As the recent focus of legislative bickering in Taiwan seems to be centered on money, the pensions of former presidents, salaries of government ministers, houses viewed by the president's family and so on, one would think that there could only be one winner.
After all, the battle is being fought between the world's once richest political party, who fled to an island with nothing -- apart from the contents of the National Palace Museum and probably China's cash reserves -- and enriched themselves at the expense of the local inhabitants over the next 50 years, and a party formed from a fledgling democracy movement made up of a few lawyers who only came into being about 20 years ago. If the Democratic Progressive Party play it right, there should only be one winner in this battle.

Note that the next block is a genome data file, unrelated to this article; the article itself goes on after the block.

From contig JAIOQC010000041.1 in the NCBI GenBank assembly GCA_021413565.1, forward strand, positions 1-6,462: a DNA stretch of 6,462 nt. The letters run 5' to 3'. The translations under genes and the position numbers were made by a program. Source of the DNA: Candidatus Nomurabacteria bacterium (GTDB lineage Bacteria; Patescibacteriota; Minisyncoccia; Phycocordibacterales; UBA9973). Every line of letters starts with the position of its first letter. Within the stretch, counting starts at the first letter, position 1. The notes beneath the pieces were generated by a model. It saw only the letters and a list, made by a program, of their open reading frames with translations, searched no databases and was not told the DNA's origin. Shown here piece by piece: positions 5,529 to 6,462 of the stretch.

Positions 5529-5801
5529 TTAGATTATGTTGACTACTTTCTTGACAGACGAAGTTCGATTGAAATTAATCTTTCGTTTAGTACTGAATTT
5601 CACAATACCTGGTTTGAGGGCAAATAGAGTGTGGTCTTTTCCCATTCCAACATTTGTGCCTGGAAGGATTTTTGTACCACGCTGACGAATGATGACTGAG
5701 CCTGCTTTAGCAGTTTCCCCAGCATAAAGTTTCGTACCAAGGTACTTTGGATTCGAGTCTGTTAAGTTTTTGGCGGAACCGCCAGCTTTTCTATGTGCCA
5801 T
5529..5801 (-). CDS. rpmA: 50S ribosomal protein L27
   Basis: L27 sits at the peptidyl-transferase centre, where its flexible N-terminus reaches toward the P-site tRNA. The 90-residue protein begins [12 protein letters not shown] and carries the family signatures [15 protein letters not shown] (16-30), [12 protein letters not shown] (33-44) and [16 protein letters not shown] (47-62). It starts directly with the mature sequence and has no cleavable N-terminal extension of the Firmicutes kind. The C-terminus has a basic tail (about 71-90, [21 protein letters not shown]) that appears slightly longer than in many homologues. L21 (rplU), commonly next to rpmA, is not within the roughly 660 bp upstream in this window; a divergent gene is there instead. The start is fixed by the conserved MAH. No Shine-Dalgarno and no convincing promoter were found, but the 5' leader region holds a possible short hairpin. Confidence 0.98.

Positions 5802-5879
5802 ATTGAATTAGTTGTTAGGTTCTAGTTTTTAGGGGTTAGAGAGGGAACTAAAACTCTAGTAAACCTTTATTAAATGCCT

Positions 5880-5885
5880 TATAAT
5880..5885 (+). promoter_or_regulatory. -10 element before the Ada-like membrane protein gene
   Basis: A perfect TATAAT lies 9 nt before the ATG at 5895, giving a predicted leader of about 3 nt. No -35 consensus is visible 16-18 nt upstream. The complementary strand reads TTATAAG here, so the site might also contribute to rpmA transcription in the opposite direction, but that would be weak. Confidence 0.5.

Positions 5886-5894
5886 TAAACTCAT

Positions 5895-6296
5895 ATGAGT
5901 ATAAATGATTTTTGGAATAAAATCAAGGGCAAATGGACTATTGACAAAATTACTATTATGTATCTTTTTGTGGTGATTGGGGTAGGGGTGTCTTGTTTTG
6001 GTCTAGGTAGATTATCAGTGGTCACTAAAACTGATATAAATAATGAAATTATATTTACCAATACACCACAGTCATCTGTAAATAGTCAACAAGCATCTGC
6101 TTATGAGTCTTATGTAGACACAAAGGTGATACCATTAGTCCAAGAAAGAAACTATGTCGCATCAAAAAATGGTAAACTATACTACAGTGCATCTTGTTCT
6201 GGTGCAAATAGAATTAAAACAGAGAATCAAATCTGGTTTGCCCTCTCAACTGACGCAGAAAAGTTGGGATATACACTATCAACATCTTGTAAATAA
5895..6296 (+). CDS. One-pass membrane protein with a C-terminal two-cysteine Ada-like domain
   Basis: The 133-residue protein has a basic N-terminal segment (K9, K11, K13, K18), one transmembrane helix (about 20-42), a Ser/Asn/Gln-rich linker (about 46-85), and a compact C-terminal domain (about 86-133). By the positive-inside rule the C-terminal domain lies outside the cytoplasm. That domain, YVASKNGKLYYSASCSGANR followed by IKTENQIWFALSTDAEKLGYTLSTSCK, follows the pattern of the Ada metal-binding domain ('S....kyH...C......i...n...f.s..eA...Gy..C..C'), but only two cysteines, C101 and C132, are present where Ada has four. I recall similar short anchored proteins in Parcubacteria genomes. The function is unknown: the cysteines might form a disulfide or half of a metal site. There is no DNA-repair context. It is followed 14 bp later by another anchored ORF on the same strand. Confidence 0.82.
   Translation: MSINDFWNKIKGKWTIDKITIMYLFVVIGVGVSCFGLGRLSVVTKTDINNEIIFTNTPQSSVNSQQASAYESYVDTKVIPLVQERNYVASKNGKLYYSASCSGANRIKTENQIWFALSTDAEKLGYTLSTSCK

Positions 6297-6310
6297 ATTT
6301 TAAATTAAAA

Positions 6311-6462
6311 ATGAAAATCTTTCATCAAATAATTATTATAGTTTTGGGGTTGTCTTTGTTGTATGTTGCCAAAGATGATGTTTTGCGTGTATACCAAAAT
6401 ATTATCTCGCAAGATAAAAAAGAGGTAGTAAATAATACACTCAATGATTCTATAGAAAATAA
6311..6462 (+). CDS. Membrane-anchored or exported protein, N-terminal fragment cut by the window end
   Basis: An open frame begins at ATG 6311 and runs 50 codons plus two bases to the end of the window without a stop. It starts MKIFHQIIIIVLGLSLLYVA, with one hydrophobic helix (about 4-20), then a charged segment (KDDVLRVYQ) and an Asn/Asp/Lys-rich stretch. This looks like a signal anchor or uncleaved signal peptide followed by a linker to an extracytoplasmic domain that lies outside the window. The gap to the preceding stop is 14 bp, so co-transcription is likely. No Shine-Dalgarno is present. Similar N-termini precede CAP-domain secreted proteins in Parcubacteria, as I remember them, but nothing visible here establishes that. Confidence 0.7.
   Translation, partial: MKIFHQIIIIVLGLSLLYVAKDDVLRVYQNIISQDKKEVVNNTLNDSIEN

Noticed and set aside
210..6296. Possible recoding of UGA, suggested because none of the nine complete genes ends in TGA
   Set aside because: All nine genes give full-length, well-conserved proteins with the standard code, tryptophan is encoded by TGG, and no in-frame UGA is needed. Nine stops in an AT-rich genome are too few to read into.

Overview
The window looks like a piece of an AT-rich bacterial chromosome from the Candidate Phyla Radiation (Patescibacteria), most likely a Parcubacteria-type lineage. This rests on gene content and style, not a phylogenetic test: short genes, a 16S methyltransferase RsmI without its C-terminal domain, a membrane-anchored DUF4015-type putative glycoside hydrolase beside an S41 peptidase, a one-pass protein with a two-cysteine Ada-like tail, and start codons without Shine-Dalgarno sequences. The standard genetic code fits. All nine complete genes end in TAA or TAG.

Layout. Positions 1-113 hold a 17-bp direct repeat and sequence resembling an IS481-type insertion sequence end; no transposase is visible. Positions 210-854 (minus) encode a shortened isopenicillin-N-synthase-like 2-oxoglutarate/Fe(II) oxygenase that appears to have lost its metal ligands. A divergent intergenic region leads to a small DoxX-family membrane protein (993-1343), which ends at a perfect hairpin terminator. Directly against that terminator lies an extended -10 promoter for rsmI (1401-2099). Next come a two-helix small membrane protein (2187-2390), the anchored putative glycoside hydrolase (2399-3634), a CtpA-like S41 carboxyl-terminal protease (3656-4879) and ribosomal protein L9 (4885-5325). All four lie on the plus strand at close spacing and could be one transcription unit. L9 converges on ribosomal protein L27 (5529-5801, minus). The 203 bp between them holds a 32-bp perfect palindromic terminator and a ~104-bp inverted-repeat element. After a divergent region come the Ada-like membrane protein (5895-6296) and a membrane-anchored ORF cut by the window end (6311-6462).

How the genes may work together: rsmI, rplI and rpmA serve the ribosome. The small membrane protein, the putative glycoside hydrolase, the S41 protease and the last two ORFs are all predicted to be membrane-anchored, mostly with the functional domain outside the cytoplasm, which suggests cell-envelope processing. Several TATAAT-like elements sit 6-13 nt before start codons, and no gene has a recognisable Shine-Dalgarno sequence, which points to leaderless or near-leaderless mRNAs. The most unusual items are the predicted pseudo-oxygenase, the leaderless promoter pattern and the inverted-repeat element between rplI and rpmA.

But casting one's mind back to last year's US presidential election, a battle on national security was fought between a decorated war hero, who signed up voluntarily to fight in an unpopular war and distinguished himself in battle and a guy who deserted from the home guard (not even the real army), and the coward won.
This just goes to show that in modern politics, with all the spin whizzing around, that you can never trust the people to make the right decision. One can only wait and hope that Taiwan's electorate can see through the blue smokescreen being created for the upcoming elections.
On a side note, in an article (Ma hits the campaign trail for KMT, Oct 23, page 3) you referred to Lien Sheng-wen (連勝文), Lien Chan's son, as a pan-blue heavyweight. I hardly think that his recent election to the Central Standing Committee immediately qualifies him for this title. Could it be he was given this description because he is the son of the recently retired KMT chairman, or the other more likely possibility is that you were referring to his well-publicized battle with his own waistline?